model and a multi-valued logical model has been presented in the paper “Temporal constraints of a
gene regulatory network; refining a qualitative simulation” by Ahmad et al. In this paper a piece-wise
affine differential equation (PADE) model with time delay is converted into a discrete model and the
dynamics of the resulting model are analyzed using hybrid model-checking techniques. This approach
allows the authors to refine the temporal constraints that are necessary to realize particular qualitative
transitions. As a case study, the gene regulatory network of nutritional stress response in the bacterium
Escherichia coli is studied. The paper “A robust correlation estimator and nonlinear recurrent models to
infer genetic interactions in Saccharomyces cerevisae and pathways of pulmonary disease in Homo
sapiens” by Chuang et al reports the use of a five-layer nonlinear recurrent model with latent
connections. The model has been employed to infer genetic interactions in Saccharomyces cerevisiae
based on microarray data and to predict pathways of pulmonary disease in Homo sapiens. Many of the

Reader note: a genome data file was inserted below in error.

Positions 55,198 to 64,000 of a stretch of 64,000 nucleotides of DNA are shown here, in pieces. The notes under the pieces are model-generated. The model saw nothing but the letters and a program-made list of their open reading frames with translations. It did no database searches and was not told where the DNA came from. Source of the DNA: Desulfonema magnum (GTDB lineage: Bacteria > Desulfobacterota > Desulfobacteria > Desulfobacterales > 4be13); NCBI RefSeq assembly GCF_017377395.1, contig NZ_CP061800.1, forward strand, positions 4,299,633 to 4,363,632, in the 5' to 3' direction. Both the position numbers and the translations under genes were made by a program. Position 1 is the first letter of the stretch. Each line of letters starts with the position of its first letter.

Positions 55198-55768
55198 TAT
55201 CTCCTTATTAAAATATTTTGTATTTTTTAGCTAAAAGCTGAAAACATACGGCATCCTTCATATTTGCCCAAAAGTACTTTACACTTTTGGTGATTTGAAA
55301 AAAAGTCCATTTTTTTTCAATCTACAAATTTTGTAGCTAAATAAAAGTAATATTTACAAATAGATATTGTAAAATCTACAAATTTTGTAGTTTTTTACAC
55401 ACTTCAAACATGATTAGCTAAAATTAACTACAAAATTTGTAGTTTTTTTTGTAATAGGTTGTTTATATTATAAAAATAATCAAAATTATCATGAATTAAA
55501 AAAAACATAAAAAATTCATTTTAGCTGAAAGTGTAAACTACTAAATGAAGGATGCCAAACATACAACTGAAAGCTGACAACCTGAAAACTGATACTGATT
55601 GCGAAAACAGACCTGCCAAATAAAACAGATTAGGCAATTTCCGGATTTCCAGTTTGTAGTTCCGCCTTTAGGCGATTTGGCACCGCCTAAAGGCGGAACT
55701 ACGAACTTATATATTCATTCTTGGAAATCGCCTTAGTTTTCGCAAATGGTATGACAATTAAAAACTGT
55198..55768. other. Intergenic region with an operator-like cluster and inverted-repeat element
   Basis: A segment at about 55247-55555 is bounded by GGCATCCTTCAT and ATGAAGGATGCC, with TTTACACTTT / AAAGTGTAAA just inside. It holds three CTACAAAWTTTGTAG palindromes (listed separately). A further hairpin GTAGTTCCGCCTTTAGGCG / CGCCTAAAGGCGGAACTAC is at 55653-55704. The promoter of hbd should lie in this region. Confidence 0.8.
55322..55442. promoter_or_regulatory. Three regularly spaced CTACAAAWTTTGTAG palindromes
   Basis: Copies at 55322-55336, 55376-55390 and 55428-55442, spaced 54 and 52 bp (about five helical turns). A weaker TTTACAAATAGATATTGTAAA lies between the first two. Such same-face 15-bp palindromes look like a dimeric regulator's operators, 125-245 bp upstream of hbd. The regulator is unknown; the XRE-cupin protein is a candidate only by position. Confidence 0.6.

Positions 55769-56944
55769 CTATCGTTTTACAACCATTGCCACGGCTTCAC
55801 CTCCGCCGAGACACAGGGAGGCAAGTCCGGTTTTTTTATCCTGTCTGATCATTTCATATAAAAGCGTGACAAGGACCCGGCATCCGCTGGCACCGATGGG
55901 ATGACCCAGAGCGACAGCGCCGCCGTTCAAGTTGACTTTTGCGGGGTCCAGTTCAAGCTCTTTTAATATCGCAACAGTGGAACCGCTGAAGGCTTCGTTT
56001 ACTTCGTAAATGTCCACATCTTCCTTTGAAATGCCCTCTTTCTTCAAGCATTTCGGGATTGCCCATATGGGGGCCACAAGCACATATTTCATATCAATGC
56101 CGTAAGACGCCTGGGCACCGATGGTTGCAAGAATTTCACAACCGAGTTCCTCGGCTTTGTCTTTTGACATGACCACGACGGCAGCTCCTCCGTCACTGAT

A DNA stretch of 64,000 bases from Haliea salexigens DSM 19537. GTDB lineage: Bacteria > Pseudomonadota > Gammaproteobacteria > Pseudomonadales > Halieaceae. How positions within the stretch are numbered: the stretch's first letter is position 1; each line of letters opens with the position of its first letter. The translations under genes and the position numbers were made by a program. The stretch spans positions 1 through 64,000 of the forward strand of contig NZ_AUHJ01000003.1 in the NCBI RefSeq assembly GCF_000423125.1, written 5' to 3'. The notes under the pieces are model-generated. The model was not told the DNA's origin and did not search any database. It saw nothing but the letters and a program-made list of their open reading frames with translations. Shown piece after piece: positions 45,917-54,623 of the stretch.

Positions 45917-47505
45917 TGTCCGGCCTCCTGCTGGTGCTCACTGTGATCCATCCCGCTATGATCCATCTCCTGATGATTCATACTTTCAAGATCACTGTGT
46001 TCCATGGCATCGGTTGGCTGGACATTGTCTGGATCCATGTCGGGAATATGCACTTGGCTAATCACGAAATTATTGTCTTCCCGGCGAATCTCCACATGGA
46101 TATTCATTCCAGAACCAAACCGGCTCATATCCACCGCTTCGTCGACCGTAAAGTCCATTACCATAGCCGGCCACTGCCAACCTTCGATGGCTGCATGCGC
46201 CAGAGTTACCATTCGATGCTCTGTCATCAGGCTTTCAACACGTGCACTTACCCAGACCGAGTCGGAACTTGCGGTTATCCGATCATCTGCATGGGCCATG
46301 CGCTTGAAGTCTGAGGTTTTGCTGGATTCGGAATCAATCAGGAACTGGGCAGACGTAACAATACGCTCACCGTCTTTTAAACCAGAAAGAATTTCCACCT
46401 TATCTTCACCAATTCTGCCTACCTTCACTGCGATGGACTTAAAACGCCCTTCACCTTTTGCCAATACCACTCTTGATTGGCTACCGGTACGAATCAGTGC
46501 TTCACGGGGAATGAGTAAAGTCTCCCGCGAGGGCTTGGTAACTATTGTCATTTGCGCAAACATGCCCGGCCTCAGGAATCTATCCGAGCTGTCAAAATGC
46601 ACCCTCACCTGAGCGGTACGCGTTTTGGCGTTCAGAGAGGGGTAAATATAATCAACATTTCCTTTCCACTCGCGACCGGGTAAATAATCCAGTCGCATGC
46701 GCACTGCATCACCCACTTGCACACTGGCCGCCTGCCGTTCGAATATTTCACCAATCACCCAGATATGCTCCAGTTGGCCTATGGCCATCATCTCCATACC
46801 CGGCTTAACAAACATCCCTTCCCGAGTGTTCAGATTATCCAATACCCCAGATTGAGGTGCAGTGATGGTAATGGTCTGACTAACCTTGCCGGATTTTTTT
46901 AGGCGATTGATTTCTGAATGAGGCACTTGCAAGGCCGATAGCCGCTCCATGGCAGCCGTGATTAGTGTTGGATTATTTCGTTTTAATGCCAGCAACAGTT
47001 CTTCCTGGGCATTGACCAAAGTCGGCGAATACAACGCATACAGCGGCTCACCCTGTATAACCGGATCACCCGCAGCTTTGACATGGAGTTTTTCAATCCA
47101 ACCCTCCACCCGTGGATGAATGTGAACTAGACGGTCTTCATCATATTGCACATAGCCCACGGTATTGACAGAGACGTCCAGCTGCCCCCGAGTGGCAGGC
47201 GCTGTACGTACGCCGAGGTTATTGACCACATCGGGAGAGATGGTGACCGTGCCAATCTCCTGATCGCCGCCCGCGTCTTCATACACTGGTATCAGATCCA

pathways suggested by the model are supported by the findings in the literature.
Biological systems have been a rich source of inspiration for complex engineered systems, particularly
when life-like features such as self-organization, self-repair, scalability and robustness are required.
The morphogenesis of multi-cellular organisms, a biological design process governed by gene
regulatory networks, cell-cell signaling and physical cellular interactions, provides an excellent
example of scalable and robust self-organization of multi-part systems.
In their paper “An
evolutionary system using development and artificial genetic regulatory networks for electronic circuit
design”, Zhan et al present an evolutionary developmental approach to the design of digital circuits.
The authors illustrate elegantly the way in which genetic and cellular mechanisms such as cell division,
cell differentiation, protein diffusion, and modification of gene regulation can be implemented via